- Although the film supports the role of the International Criminal Court (ICC) in bringing Kony to justice, many would argue that the authority of the ICC would be greatly strengthened if the USA were to become members of it. That would seem to be an obvious campaigning or advocacy objective that the Kony 2012 campaign did not ask of its (primarily American) audience.
The fact that you’re reading this now and that you’ve heard of Joseph Kony and the Lord’s Resistance Army is because of Invisible Children’s film. They are to be commended for that. The issues and solutions are a lot more complex than can be captured in a film – even in a 30 minute one.
We’d urge you to look around our site to see how we’re providing direct, practical support to girls like Juliet and Agnes. If you’re passionate about supporting Kony’s victims and helping young Ugandans to rebuild their country then please considerdonating to our vital work.
And Stop the Traffik write Kony2012 – Thoughts
Kony2012 is clearly on everyone’s mind at the moment. The 30 minute video which has gone drastically viral is definitely stirring debate around its main message and goals. Many have asked STOP THE TRAFFIK to share their opinion so here is what we think.
We have long been aware of the issue of child soldiers as these children are recruited by the means of coercion (abducted from their homes by the LRA) for the use of exploitation (forced to become soldiers often fighting with machetes and subjected to constant psychological and physical abuse). These children are trafficked. What Kony2012 is achieving in terms of raising global awareness on this issue is great. It has done a fantastic job in promoting for the rights of Ugandan children, highlighting the conflict and providing noticeable benefits to survivors of LRA brutality.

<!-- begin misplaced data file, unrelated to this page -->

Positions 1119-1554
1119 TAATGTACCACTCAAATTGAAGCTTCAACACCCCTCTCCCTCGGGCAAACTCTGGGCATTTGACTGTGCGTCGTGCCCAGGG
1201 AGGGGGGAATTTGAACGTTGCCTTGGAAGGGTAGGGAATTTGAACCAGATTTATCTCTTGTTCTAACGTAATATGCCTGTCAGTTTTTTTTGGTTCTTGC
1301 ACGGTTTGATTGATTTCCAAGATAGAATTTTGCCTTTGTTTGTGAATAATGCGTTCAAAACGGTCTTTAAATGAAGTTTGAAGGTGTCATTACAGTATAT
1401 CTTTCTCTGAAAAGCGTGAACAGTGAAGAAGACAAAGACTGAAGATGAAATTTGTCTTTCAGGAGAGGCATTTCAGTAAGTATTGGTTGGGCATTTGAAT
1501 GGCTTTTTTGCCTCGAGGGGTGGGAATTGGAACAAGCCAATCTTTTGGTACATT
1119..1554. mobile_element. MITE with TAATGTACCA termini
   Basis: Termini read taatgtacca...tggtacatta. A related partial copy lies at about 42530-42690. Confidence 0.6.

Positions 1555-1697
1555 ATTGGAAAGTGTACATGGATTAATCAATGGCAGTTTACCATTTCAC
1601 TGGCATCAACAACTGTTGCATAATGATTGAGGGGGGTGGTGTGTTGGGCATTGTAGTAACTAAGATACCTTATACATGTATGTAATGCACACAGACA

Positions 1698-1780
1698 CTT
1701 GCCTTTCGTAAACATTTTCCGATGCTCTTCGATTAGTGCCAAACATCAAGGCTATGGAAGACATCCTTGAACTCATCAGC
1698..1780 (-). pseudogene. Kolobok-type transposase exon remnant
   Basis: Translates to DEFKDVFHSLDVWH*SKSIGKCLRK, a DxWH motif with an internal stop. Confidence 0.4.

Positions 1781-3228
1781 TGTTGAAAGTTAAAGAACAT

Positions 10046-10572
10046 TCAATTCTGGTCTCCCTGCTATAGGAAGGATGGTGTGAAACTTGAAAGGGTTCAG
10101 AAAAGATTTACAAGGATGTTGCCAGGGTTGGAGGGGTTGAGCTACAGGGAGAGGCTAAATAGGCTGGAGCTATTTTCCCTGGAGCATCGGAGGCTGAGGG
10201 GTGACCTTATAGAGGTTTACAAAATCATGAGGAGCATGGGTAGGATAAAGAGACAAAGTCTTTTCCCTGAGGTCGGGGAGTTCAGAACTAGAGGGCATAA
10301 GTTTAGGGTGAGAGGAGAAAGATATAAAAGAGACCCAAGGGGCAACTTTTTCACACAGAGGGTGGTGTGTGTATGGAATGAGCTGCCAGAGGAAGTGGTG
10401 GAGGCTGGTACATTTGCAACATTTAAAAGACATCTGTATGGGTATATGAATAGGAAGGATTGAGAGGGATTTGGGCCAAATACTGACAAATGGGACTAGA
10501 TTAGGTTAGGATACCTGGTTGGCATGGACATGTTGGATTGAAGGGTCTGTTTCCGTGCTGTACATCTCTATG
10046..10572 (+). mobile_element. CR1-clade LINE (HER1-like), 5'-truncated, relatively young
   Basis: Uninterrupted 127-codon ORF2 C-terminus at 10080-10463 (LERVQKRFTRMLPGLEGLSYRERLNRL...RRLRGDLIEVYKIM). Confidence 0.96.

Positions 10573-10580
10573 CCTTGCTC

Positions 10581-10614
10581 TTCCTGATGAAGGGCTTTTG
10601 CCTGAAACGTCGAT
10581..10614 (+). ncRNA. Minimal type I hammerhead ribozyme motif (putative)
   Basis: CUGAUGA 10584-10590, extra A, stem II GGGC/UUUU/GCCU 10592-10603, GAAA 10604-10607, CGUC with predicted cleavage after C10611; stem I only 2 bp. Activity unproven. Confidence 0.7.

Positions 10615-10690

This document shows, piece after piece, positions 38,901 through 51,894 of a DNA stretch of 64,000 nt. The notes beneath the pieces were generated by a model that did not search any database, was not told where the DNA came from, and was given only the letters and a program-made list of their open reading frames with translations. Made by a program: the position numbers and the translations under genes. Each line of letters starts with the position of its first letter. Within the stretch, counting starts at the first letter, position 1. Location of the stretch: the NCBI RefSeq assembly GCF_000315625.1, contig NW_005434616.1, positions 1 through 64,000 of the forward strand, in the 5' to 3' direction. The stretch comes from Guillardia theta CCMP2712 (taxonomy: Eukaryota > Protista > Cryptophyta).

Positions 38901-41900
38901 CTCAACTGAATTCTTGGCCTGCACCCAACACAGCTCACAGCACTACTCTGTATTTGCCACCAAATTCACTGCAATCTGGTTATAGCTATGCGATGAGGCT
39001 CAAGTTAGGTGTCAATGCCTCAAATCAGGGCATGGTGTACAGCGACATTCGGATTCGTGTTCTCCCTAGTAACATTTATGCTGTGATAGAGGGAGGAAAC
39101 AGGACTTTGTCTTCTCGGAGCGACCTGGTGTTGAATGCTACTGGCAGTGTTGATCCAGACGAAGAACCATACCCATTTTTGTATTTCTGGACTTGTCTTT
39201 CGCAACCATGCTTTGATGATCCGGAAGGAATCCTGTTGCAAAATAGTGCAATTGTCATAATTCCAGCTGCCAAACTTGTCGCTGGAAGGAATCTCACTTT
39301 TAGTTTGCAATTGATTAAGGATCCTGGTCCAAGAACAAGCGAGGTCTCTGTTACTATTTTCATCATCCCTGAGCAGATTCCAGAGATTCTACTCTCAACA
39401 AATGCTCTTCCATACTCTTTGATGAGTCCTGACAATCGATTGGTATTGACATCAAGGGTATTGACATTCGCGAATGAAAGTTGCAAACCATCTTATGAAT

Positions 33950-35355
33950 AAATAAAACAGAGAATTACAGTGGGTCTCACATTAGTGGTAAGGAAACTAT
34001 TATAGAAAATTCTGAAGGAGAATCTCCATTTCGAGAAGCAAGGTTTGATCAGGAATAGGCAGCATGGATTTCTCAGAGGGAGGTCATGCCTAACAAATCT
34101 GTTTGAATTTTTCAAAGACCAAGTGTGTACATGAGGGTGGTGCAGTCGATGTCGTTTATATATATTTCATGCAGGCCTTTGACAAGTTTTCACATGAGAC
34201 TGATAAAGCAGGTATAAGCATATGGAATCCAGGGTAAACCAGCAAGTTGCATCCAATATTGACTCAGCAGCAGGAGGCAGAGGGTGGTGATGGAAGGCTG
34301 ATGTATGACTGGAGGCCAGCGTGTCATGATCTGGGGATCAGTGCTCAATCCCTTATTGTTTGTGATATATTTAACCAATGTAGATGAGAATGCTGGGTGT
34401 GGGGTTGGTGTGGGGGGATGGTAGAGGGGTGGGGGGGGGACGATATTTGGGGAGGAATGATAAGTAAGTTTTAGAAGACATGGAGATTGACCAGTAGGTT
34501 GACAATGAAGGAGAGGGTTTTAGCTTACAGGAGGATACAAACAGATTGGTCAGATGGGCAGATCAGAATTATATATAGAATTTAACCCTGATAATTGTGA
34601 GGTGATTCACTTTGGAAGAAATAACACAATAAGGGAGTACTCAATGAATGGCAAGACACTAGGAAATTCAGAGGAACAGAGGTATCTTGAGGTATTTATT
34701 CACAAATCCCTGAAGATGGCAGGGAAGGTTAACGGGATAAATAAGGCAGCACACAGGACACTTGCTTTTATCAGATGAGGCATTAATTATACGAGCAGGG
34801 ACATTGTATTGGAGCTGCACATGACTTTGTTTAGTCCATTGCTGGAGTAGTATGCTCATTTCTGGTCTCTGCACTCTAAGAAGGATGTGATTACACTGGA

It is difficult for STOP THE TRAFFIK to give a clear opinion on the video itself, its glossiness is a choice of style and when it comes to its message – well we just don’t have enough up to date information to judge whether what they’re saying is entirely truthful and that’s also not our role. What we do consider is that the LRA poses a stark dilemma to the people of northern Uganda as it is now composed primarily of child soldiers, most of whom were abducted and forced to commit atrocities. So one has to be careful when it comes to labeling them as ‘victims’ or ‘perpetrators’ because they are often both. What’s more the LRA is or has not only been active in Uganda but also in the DRC, the Central African Republic and South Sudan. Undeniably we all want Kony to be stopped but as any cases of human trafficking, we need to address this issue as a whole rather than focus on one single person. Kony2012 is useful and interesting – but please do not limit your understanding of the issue simply to the video itself. Check our case study activity related to child soldiers on our website under teacher’sresources and find out more about child soldiers on http://www.child-soldiers.org/home.